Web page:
Living a solitary existence on the island of Jersey, Grace and her two children, Anne and Nicholas, spend their days inside their house which has to be kept dark because of the children’s severe sensitivity to light. Taking on three new staff to help around the house and gardens, the family begin to experience strange occurrences, bumps in unused rooms; a piano playing by itself and Anne talks to a boy called Victor who no-one else has seen. Grace holds onto her firm belief in God but descends into an increasingly fragile mental state. She struggles to ignore what is happening around her and realises that she must protect her family from a seemingly malicious supernatural force.
The Others (2001) – Director: Alejandro Amenábar
Running Length: 101 mins
Starring: Nicole Kidman, Christopher Eccleston, Fionnula Flanagan
Gothic horror is a rarity in these days of teen slashers, gratuitous torture, demonic possession as well as vampires and werewolves so to find a good old-fashioned ghost story makes a refreshing change. ‘The Others’ immediately puts you at unease by being set in an isolated house that is almost constantly engulfed by fog. Having to live in almost constant darkness would take its toll on anyone but with protagonist Grace, who is struggling to cope with the combination of the loss of her husband, the illness which has the potential to kill her children and the loneliness he suffers, the slightest thing on top would inevitably push her over the edge.
The score of the movie and oppressive darkness quickly creates a sense of foreboding, there is something not quite right about the house and some of the characters but its impossible to put your finger on exactly what that is. When strange things start to happen, your nerves are already frayed and, because a lot of the fear is felt by the children, the scares are intensified due to everyone’s inner child-like fear of the paranormal; things that go bump in the night are genuinely to be feared in ‘The Others’.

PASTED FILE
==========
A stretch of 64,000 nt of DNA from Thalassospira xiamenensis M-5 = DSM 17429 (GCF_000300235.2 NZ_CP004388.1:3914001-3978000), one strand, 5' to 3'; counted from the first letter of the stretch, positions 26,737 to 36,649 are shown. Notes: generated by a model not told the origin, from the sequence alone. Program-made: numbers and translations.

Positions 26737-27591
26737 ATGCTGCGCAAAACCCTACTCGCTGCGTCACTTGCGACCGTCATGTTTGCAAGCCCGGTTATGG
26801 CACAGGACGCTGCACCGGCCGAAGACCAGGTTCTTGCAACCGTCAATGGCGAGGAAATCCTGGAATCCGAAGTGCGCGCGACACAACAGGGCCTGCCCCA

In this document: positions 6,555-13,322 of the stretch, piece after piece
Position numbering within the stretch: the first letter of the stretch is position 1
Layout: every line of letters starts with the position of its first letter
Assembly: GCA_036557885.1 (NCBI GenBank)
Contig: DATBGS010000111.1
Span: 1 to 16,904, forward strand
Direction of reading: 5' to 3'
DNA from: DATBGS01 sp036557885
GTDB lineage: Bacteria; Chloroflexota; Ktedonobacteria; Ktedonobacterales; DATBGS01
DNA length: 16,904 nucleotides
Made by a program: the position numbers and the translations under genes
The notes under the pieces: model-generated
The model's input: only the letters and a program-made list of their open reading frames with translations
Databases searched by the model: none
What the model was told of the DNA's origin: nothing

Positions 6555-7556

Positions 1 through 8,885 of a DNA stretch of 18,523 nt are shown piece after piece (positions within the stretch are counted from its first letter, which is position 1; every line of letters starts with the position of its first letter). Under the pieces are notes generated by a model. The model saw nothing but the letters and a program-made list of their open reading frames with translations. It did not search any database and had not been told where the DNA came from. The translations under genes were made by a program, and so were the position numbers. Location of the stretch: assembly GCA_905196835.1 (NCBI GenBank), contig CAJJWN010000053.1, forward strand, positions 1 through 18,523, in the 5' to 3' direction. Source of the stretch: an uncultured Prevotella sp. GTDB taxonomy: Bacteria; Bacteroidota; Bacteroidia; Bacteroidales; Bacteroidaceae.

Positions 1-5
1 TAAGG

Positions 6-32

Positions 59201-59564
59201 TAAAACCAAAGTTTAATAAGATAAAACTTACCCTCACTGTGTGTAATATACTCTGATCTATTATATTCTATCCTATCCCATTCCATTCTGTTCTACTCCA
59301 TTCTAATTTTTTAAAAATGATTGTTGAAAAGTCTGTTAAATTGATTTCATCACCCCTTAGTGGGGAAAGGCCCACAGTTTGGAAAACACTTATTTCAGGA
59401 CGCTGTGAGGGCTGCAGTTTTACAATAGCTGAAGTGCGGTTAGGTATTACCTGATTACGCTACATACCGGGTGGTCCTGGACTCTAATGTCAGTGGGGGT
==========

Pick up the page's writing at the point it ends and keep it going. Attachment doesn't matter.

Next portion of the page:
Much like Daniel Radcliffe’s ‘The Woman in Black’, ‘The Others’ demonstrates an ability to scare without violence and relies on our innate fear of the unknown to have us hiding behind the sofa. This skill is something that many similar movies struggle with but director Amenábar expertly balances each aspect to create a subtle horror movie that packs a punch.
IS ‘THE OTHERS’ SUITABLE FOR CHILDREN?
Mother, Grace, is a devout Catholic which she instills in her children, Nicholas and Anne. At one point, she teaches both kids about what happens to children who lie – they go to ‘Children’s Limbo’ which Nicholas recognises to be ‘one of the four hells’. Grace tells them that children who go to this place are ‘damned forever’ and the endure ‘pain forever’.
Grace hears a child crying. She runs to both children (who are in separate rooms) but they are both fine. Anne claims that it was a boy called ‘Victor’ who was crying although no-one has seen this child except for her. Later in the movie, Grace hears the piano being played, as she turns the door handle to enter the room, the music immediately stops and there is no-one else in the room.